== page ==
Fibrosing CTD-ILDs with a progressive phenotype
Up to 4 in 10 patients with connective tissue disease-associated interstitial lung diseases (CTD-ILDs) can develop a progressive fibrosing phenotype1–5
PATIENTS WITH CTD-ILDs ARE AT RISK OF DEVELOPING A PROGRESSIVE FIBROSING PHENOTYPE, REGARDLESS OF THE UNDERLYING CTD2,6–8
The progressive fibrosing phenotype is defined by the presence of:6–9
In progressive fibrosing ILD, pulmonary fibrosis continues to develop independent of the originating disease (SSc, RA, primary Sjögren’s syndrome, etc.) or trigger (inflammation, exposure, etc.), along common pathogenic pathways6,9–11
PREVALENCE OF THE PROGRESSIVE FIBROSING PHENOTYPE IN PATIENTS WITH CTD-ILDs
It is estimated that 16%–40% of patients with CTD-ILDs develop a progressive fibrosing phenotype – based on a systematic review of the published literature and a physician survey1–5
Proportion of patients with a progressive phenotype, %
Reference / source
Rheumatoid arthritis-associated interstitial lung disease (RA-ILD)
Systemic sclerosis-associated interstitial lung disease (SSc-ILD)
Polymyositis- and dermatomyositis-associated interstitial lung disease (PM/DM-ILD)
|Primary Sjögren’s syndrome-associated interstitial lung disease (primary Sjögren’s syndrome-ILD)||24||
Systemic lupus erythematosus-associated interstitial lung disease (SLE-ILD)
Mixed connective tissue disease-associated interstitial lung disease (MCTD-ILD)
* Estimates of the percentage of patients with non-IPF ILD that develop progressive fibrosis based on an online survey of total 486 physicians (243 pulmonologists, 203 rhuematologists and 40 internists) from the United States, Japan, France, Germany, Italy, Spain and the United Kingdom. Sourced percentages (24%) for primary Sjögren’s syndrome-ILD, SLE-ILD and MCTD-ILD were from the same ‘Other CTD-ILDs’ group.
THE BURDEN OF PROGRESSIVE FIBROSING CTD-ILD CAN SUBSTANTIALLY REDUCE A PATIENT'S HEALTH-RELATED QUALITY OF LIFE9
Cough and dyspnea adversely affect the everyday lives of patients with CTD-ILDs15–17
Patients with progressive CTD-ILDs suffer from emotional distress that may include feelings of depression, anxiety and loss of independence18,19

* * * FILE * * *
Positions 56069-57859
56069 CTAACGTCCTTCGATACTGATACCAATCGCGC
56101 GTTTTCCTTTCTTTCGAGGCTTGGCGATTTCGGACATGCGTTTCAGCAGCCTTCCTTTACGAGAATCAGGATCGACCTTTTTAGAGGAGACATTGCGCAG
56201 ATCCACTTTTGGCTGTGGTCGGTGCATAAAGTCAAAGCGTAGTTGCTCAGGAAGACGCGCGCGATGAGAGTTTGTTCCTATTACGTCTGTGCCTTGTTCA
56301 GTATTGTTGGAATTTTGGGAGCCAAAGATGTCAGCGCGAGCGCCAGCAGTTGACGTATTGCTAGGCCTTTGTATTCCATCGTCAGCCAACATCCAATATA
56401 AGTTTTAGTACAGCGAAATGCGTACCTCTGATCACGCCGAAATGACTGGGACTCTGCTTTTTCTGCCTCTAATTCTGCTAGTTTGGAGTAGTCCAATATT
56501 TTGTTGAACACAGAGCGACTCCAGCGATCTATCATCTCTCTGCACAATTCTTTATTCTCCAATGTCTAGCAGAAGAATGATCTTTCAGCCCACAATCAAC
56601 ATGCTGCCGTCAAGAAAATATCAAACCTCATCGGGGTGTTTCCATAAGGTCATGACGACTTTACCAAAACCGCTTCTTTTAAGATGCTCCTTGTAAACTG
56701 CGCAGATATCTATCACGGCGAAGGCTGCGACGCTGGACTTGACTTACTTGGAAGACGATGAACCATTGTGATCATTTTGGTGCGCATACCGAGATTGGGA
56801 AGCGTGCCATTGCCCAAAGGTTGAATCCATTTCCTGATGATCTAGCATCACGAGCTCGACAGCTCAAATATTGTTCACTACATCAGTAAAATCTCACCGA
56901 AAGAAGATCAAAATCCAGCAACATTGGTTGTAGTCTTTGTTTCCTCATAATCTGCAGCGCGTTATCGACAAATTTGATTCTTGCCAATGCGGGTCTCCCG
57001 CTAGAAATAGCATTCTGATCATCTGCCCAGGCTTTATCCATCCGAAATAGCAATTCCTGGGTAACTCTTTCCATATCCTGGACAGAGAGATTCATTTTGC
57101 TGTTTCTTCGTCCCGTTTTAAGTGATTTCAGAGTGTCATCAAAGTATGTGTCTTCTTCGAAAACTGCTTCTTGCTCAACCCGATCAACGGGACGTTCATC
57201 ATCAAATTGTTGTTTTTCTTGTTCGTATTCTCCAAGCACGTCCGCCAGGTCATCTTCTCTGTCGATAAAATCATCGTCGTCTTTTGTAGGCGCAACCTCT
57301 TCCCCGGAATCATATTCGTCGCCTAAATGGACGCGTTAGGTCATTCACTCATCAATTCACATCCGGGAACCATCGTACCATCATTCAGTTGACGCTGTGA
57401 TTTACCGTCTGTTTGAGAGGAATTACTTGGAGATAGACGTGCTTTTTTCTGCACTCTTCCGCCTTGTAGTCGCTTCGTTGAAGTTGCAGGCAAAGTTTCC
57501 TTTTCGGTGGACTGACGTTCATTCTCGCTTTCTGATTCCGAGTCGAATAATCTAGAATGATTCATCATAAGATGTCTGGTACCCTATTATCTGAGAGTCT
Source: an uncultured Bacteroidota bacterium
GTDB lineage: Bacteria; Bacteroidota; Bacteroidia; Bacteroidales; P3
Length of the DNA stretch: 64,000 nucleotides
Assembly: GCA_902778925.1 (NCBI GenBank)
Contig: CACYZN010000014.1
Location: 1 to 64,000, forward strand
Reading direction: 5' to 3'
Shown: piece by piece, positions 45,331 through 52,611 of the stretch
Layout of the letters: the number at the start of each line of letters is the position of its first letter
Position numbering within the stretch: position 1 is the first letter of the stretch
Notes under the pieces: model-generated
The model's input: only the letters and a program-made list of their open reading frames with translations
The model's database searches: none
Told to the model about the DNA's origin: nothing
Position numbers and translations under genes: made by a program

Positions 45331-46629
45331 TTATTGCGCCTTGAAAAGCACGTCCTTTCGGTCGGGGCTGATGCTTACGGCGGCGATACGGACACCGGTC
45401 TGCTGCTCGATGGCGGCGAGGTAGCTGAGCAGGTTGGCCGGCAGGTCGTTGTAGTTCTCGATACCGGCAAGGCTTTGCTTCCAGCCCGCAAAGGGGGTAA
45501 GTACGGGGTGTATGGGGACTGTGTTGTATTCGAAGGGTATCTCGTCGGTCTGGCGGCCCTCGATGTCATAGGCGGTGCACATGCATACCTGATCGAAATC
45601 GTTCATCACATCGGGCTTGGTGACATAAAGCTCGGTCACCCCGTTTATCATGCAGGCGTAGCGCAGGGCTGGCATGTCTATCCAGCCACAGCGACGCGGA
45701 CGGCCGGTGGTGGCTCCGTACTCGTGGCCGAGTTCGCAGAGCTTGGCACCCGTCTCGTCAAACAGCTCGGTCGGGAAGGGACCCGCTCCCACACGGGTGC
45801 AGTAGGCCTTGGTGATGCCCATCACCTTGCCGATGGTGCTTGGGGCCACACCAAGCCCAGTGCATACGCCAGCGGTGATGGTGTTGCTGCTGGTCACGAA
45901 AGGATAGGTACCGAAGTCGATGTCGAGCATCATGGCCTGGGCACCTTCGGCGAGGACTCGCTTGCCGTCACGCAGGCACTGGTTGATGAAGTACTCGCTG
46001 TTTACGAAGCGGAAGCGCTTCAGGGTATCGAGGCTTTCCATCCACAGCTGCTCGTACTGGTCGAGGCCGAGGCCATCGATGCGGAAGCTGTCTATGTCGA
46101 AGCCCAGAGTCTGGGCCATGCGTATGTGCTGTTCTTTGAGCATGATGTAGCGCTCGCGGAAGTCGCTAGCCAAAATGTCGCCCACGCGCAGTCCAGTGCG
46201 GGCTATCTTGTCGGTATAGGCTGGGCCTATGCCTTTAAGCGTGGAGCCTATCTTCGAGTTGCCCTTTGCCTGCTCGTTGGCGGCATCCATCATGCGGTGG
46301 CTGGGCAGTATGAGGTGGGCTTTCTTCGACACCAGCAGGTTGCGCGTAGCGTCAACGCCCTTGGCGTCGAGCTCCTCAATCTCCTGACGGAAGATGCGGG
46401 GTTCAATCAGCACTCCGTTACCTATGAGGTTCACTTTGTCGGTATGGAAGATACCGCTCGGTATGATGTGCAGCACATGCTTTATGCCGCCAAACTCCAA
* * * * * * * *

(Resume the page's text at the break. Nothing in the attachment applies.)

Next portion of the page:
Loss of independence
PROGRESSIVE CTD-ILDs HAVE A WIDE RANGE OF POTENTIAL IMPACTS ON PATIENTS7,18
Patients with progressive CTD-ILDs report almost universal symptoms of anxiety and/or depression18
Progressive fibrosing ILD is characterized by progression of pulmonary fibrosis, worsening of symptoms, decline in lung function and deterioration in health-related quality of life7
Factors that reflect progression of ILDs
Adapted from: Kolb M, Vašáková M. Respir Res. 2019;20(1).
Declines in lung function shown by PFTs are associated with increased mortality in patients with CTD-ILDs14,20–22
UNCOVER THE FULL IMPACT OF PROGRESSIVE FIBROSING CTD-ILDs
See the impact of progressive fibrosing ILD across a range of CTD-ILDs
Patients with interstitial lung diseases face an unpredictable journey. There are over 200 types of ILDs, of which Idiopathic pulmonary fibrosis, or IPF, is the most common fibrosing type. Around 1 in 5 patients with differing ILD diagnoses may develop a ‘progressive fibrosing phenotype’. Progressive fibrosing ILDs are believed to progress via common pathobiological fibrotic pathways, independent of the original trigger. These progressive fibrosing ILDs are characterised by self-sustaining, diffuse and irreversible fibrosis, worsening respiratory symptoms and declining lung function. The progressive and permanent fibrotic lung damage can place an overwhelming burden on patient’s quality of life and is associated with high mortality. No treatments are currently approved for progressive fibrosing ILDs, other than IPF. Thus, there is a high unmet need for effective treatments that slow the disease progression in these patients. Boehringer Ingelheim has a strong commitment to scientific research. The INBUILD® clinical trial is the first and largest phase III global trial to include patients across the broad spectrum of ILDs that develop the ‘progressive fibrosing phenotype’, into a single trial. So together, we hope to help patients with progressive fibrosing ILDs find new ways forward.
The first step to slowing progressive CTD-ILDs is identification of ILD
CTD, connective tissue disease; CTD-ILD, connective tissue disease-associated interstitial lung disease; DLCO, diffusing capacity of the lung for carbon monoxide; DM-ILD, dermatomyositis-associated interstitial lung disease; FVC, forced vital capacity; HRCT, high-resolution computed tomography; ILD, interstitial lung disease; IPF, idiopathic pulmonary fibrosis; MCTD-ILD, mixed connective tissue disease-associated interstitial lung disease; PFT, pulmonary function test; PM-ILD, polymyositis-associated interstitial lung disease; RA-ILD, rheumatoid arthritis-associated interstitial lung disease; SLE-ILD, systemic lupus erythematosus associated interstitial lung disease; SSc-ILD, systemic sclerosis-associated interstitial lung disease.
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